Boston College plans to resume on-campus classes in the fall as scheduled, University President Rev. William P. Leahy, S.J., announced in an email to the BC community on Tuesday. Classes are scheduled to begin Aug. 31, and the steps necessary for reopening will be carried out in phases this summer according to Massachusetts guidelines.
“University officials have been engaged for some weeks in considering current and future challenges related to the coronavirus, and I want to provide a sense of those discussions and plans for the future,” Leahy said. “Such review and analyses will continue in the coming months, mindful of educational needs and desires of students and their parents, concerns about protecting the health of our entire community, and economic realities facing American higher education.”
Leahy said that having some students stay on campus after most had departed has helped the University learn how to mitigate spread of the novel coronavirus. BC has learned how to better implement measures such as physical distancing and new food distribution protocols in the dining halls, increased sanitization of buildings, and use of technology for meetings and events.
Leahy added that University Health Services has developed testing and isolation procedures for COVID-19, though he noted that more needs to be done for testing, contact tracing, and treatment. Leahy said he believes these issues can be addressed if the University works cooperatively with other higher-education institutions and the local, state, and federal government.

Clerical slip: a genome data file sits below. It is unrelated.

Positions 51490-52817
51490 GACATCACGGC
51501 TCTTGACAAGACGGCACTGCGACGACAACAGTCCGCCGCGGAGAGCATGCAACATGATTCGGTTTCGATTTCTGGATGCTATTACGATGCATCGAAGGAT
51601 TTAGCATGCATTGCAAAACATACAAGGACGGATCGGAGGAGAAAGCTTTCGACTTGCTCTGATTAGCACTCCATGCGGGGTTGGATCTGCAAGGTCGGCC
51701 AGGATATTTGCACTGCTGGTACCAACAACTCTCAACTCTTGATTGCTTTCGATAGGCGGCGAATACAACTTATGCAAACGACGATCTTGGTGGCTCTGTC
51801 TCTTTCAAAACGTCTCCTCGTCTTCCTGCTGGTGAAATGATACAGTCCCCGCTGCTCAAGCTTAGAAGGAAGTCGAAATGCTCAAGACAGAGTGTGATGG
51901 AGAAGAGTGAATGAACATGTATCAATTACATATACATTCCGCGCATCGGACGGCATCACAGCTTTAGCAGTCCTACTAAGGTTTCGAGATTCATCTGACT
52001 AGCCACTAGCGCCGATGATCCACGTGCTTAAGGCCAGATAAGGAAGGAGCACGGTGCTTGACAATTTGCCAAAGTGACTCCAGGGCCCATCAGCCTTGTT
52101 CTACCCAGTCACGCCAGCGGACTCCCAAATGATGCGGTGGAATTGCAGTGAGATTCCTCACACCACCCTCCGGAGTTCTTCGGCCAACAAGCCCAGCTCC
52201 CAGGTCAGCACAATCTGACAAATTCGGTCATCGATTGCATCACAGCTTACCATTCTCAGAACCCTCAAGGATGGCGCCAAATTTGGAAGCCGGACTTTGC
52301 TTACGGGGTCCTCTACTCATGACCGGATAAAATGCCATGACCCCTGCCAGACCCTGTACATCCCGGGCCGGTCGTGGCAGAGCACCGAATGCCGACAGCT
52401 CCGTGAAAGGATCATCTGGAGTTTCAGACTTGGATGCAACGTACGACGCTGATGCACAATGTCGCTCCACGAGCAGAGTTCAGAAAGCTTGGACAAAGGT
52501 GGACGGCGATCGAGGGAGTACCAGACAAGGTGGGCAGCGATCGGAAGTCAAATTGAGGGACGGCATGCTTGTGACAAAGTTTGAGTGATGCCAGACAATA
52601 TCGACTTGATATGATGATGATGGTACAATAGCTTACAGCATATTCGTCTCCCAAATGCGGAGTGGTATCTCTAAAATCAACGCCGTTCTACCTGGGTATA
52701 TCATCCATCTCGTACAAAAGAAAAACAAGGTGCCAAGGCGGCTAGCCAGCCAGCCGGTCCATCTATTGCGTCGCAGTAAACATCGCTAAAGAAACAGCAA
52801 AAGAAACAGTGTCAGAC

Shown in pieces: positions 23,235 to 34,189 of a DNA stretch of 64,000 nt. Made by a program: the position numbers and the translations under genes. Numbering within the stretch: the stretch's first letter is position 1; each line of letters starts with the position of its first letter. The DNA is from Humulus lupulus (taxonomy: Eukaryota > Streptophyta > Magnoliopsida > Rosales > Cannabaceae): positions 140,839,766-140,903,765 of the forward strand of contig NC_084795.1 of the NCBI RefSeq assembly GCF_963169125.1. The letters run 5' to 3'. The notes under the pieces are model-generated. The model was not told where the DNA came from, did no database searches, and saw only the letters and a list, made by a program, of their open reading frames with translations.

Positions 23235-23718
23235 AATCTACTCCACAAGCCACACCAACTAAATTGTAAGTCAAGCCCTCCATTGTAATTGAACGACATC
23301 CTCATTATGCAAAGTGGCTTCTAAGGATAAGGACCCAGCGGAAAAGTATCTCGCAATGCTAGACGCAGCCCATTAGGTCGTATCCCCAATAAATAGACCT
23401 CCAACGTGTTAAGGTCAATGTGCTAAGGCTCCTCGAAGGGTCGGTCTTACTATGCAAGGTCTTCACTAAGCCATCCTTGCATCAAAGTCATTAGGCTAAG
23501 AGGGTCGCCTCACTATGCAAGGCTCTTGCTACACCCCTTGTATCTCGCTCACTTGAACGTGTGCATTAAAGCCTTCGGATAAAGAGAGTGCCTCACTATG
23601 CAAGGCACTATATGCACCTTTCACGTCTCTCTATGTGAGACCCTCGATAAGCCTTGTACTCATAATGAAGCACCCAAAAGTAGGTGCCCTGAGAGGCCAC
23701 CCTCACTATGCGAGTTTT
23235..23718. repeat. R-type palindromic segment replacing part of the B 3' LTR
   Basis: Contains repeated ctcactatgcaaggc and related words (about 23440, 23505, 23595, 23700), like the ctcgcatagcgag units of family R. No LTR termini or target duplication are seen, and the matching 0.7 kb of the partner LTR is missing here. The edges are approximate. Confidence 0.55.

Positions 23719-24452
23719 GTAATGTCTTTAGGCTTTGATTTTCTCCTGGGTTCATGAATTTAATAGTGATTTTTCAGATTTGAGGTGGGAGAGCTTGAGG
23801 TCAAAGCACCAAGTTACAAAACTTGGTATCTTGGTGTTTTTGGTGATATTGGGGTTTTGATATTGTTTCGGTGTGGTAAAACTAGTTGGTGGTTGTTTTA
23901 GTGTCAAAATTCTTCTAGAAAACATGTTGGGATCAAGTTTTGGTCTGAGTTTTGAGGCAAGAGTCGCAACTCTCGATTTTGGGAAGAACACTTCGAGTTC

“In its long history, Boston College has had to deal with a range of serious issues, including the Great Depression, two World Wars, and the attacks of September 11,” Leahy said. “Our University has already responded to the coronavirus with grace, generosity, and commitment; and I remain confident that it will continue to do so in the months and year ahead, drawing from our faith and trust in one another, and the strength of our mission and Jesuit, Catholic heritage.”
Massachusetts Governor Charlie Baker released a four-phase plan on Monday morning detailing specifics for reopening the Commonwealth, with each phase to last at least three weeks. The plan states that it is possible for Massachusetts to return to prior phases if public health data reveals increased transmission of COVID-19.
Most of Massachusetts is currently in Phase 1, which allowed places of worship to reopen and manufacturing and construction to resume on Monday. As part of Phase 1, colleges and universities will be permitted to resume in-person lab work and to open functions necessary to plan for reopening on May 25.
Offices outside of the City of Boston will be able to open on May 25, though the plan instructs businesses to encourage employees to work from home and to limit in-person staff to less than 25 percent of their workspace’s maximum capacity. Offices in the City of Boston will be able to open on June 1, following these same guidelines.
In Phases 2 and 3, institutions of higher education may follow public health guidelines to create plans for course delivery, which the plan says will likely consist of a mix of in-person and online classes. Massachusetts could reach Phase 4, the “New Normal,” by July 20 at the earliest, depending on the trends in infection rates as the Commonwealth moves through the phases.
Featured Image by Celine Lim / Heights Senior Staff